If you follow sports even a little, you’d know that one of the principal social-justice issues of the last half decade has been the quest to wipe the ugly stain of racism from the National Football League. The Washington team is named the “Redskins,” and all decent people just know that the term is a horrific and offensive slur, tantamount to the use of the “N word” or similarly grotesque language. It’s triggering, it’s a macroaggression, and it dehumanizes and disrespects Native Americans every time it’s used.
ESPN and CBS allow broadcasters to boycott the use of the name when announcing games, and multiple announcers, writers, and pundits simply refuse to say it. Legislation has been introduced in Congress to force a name change, members of Congress sent a letter to Redskins owner Dan Snyder demanding a name change, and last year a federal judge canceled its trademark registrations on the grounds that the name “may disparage” a “substantial composite of Native Americans and bring them into contempt or disrepute.” The Redskins are appealing, claiming a violation of their First Amendment right to free speech.
By this point, the conventional wisdom was set: The Redskins were wrong, and only Snyder’s racist stubbornness was blocking social progress.
There’s just one small problem with the narrative, however. Someone forgot to tell actual Native Americans to be outraged. A new Washington Post poll finds that only 9 percent of Native Americans find the name offensive. A whopping 90 percent say that they’re not bothered:
There’s consensus, there’s overwhelming consensus, and then there’s near-unanimity. It’s hard for 90 percent of any group of Americans to agree on anything, much less an allegedly contentious racial issue. The verdict is in: Not even Native Americans care about the Washington Redskins’ name.
#share#But if you think this settles the issue, you don’t know the social-justice Left. Here is the simple fact of progressive activism: When it comes to contentious social issues, the culture doesn’t decide — the subculture does, and the subculture cares about no opinions but its own. In other words, when progressives in the academy, the elite media, the bureaucracy, and influential corporations reach consensus on an issue, they not only have the immediate power to change the terms of public debate, they often have the raw economic, social, or government power to bend the rest of the country to their will.
Ordinary Americans — who possess a fraction of the power and influence of elite progressives — then typically acquiesce. Perhaps they don’t really care that much about the issue. They have an opinion but no passion. Perhaps they really care but believe resistance is futile. Or perhaps they care and actually try to resist, but they simply can’t organize a critical mass of allies. In other words, because of the staggering disparities in power and influence, battles are over before they’re even fought.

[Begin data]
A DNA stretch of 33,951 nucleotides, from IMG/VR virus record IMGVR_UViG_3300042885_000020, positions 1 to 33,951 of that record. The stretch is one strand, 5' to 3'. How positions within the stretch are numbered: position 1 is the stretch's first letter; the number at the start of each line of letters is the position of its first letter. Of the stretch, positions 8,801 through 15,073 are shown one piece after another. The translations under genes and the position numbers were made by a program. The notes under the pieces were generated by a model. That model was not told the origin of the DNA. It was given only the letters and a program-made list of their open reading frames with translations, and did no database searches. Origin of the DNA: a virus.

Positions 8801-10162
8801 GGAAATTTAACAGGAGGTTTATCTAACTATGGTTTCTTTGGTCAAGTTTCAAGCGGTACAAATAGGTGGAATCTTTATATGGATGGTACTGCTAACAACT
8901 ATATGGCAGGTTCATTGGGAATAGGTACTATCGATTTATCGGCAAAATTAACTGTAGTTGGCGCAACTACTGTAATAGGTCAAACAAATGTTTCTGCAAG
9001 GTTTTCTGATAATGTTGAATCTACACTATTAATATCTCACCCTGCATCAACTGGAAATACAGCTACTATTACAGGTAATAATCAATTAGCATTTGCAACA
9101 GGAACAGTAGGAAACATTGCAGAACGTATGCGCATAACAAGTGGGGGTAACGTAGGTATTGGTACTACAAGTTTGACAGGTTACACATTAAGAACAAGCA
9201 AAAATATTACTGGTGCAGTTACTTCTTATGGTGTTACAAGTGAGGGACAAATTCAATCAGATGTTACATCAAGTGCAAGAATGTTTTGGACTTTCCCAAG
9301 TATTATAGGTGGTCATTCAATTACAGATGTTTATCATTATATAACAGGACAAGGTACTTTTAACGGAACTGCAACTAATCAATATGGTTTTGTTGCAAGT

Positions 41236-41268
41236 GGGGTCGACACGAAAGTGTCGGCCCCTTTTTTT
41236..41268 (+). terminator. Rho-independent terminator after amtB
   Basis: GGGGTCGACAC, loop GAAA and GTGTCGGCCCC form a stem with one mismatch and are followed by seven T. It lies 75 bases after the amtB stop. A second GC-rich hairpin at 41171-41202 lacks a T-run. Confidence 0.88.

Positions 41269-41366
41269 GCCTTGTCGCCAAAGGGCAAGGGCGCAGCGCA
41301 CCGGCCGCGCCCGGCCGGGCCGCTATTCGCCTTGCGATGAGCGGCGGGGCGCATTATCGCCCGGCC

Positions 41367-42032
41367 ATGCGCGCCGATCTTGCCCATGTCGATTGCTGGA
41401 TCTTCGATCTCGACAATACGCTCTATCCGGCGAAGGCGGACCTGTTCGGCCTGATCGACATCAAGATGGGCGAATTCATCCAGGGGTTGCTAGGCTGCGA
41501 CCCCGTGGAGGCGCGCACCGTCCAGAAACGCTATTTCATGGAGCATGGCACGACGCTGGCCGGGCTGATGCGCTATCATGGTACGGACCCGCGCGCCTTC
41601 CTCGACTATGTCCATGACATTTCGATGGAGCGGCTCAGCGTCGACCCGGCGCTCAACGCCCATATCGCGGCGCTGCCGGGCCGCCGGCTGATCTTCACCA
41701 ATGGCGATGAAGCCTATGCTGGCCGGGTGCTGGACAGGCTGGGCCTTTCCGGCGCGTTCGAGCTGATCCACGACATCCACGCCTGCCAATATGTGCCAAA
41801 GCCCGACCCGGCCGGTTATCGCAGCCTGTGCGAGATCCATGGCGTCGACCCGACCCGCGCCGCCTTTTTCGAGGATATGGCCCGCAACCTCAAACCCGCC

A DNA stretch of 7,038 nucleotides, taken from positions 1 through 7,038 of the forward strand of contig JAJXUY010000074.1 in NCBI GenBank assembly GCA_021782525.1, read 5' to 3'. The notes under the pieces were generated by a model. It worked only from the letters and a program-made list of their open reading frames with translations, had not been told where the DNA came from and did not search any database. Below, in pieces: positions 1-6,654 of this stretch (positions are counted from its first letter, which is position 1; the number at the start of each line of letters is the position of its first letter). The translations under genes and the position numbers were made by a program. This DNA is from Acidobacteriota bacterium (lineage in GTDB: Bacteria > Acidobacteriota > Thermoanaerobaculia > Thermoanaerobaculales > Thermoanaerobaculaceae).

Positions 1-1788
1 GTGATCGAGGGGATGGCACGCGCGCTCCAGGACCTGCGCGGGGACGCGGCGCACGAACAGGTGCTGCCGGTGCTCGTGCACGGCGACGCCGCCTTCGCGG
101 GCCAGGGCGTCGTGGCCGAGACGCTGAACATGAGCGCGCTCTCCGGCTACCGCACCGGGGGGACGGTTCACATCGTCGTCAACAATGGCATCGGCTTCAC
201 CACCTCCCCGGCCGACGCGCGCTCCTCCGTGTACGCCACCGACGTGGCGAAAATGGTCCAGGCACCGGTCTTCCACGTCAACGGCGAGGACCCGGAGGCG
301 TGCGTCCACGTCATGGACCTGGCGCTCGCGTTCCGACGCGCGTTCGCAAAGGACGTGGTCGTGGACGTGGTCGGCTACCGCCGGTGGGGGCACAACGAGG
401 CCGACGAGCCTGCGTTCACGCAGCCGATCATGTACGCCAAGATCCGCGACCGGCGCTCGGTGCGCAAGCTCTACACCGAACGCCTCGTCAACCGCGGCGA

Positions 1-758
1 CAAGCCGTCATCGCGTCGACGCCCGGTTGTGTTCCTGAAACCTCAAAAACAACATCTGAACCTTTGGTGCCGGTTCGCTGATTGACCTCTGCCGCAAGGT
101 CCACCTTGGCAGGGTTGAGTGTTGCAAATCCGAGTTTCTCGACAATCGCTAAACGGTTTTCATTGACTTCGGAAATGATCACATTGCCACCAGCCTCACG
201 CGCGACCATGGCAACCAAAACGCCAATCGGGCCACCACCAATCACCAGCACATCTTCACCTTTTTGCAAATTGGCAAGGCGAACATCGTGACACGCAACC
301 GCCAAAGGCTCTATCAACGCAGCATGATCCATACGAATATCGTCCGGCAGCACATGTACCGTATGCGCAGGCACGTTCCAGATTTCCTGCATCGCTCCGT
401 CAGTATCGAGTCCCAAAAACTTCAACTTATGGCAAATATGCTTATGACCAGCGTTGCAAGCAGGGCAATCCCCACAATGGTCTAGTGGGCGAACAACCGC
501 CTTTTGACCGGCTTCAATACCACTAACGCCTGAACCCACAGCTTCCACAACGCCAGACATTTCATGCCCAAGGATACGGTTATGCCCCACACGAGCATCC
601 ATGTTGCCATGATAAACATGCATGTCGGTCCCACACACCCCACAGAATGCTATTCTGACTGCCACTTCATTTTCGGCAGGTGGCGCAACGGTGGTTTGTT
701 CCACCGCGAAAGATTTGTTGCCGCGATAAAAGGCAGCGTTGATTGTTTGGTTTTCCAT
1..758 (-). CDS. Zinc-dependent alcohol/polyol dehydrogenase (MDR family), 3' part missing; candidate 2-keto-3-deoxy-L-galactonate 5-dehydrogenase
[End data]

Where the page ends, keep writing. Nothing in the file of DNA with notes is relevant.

This, in a nutshell, is why most boycotts fail. Why would a person rationally forgo goods and services they want when they know their individual voice will have little impact? And it’s why the cultural Left has achieved such stunning success in transforming the terms of American debate on religion, race, gender, and sexuality. When the Left can change the language and the law, the people are left with few options.
Battles over team names and bathrooms represent the ways in which progressives are the civil-rights heroes of their own stories.
In this instance, it’s possible that the poll results, combined with Snyder’s stubborn opposition, will take at least some of the wind out of the sails of the movement in the short term. But even the existence of an offended 9 percent — much less the much more important existence of legions of white progressives who are offended for the 9 percent — means that the fight will drag on and on. And with one perspective dominating the debate, always accompanied by an assertion of moral superiority and scorn for dissent, it’s entirely possible that the offended 9 percent will become the offended 20 percent, then the offended 30 percent.
Social-justice warriors would call this moral leadership, and indeed there are people who have legitimate and debatable concerns about the team’s name. But the incredible speed at which each new cause achieves near-unanimous elite progressive support demonstrates the power of something far less admirable: progressive virtue signaling.
#related#Battles over team names and bathrooms represent the ways in which progressives are the civil-rights heroes of their own stories. As Hans Fiene noted in his insightful piece in The Federalist, progressive activists suffer from perpetual “Selma envy.” Having missed the real civil-rights movement (when probably very few of them would have had the courage to actually journey down south), they’re constantly looking for its equivalent. So just as black Americans faced dogs and fire hoses in 1963, so do trans Americans face the horror of a urinal and Native Americans face the nightmare of a football team’s name. In 2016, it’s all Jim Crow, all the time. Only progressives can save us now.